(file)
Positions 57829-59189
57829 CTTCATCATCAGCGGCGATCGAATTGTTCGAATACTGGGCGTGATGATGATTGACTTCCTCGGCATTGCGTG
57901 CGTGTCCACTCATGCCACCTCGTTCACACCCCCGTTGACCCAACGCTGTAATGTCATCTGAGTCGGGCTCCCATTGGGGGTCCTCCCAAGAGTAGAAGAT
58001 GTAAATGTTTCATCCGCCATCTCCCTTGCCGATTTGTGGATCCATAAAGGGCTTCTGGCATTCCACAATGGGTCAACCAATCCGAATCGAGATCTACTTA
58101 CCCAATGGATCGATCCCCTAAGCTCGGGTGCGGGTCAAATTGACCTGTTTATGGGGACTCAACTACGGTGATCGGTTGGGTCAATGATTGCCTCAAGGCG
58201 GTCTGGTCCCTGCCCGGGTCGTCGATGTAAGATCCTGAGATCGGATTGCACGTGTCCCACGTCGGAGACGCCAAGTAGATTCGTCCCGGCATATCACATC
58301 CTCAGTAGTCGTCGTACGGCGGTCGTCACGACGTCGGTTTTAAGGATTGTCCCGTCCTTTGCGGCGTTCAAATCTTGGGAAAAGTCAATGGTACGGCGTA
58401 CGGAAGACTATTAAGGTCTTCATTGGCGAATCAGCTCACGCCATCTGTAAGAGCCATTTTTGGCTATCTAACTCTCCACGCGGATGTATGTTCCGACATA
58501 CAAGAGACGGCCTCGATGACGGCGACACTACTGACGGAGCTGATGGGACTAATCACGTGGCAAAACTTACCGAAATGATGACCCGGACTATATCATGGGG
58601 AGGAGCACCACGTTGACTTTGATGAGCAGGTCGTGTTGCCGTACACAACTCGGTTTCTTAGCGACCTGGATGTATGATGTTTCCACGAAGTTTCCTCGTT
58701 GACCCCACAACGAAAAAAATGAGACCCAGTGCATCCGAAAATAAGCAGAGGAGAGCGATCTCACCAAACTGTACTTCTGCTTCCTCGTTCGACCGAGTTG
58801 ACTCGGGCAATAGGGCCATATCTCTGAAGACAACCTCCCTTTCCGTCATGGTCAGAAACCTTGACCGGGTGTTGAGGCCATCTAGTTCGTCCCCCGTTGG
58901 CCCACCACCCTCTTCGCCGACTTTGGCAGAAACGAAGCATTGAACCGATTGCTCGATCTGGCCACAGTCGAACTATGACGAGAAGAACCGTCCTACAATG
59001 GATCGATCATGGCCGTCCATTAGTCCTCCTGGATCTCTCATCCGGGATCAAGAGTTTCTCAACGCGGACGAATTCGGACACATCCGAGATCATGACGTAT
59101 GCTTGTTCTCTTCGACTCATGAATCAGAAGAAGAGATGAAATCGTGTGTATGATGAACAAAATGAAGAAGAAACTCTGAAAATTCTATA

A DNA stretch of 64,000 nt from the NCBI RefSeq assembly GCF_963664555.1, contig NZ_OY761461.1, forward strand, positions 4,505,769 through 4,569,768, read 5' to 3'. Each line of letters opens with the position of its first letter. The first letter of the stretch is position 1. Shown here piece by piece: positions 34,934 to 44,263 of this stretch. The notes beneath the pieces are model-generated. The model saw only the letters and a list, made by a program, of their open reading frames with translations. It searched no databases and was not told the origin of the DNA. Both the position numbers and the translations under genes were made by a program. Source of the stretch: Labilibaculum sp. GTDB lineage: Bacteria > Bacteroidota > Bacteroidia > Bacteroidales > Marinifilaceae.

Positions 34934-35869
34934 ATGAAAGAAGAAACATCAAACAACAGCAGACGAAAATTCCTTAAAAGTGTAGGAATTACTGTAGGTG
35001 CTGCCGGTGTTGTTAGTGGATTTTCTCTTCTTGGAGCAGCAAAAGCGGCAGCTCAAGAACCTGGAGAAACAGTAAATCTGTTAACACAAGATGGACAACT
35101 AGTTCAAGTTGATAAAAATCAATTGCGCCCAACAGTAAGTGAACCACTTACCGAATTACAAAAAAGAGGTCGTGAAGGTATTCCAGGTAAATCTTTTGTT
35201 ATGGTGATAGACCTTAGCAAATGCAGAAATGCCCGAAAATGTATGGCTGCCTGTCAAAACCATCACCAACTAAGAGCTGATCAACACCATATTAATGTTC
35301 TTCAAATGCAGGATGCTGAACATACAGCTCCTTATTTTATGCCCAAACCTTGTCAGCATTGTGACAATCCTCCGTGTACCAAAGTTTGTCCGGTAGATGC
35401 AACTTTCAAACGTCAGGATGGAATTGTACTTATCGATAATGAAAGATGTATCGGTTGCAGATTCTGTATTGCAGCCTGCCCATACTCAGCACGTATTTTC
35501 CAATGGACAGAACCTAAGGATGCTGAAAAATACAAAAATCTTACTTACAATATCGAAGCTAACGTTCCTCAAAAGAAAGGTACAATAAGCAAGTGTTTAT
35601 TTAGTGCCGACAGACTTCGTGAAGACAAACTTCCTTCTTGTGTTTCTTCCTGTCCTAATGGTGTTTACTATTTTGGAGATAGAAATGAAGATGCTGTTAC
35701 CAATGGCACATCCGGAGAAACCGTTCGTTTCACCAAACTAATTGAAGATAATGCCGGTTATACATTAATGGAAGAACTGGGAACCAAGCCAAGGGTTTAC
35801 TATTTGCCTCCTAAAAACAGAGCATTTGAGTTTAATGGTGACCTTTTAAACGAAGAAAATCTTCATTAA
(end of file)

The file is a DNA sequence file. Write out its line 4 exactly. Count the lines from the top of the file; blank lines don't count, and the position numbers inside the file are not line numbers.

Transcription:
58001 GTAAATGTTTCATCCGCCATCTCCCTTGCCGATTTGTGGATCCATAAAGGGCTTCTGGCATTCCACAATGGGTCAACCAATCCGAATCGAGATCTACTTA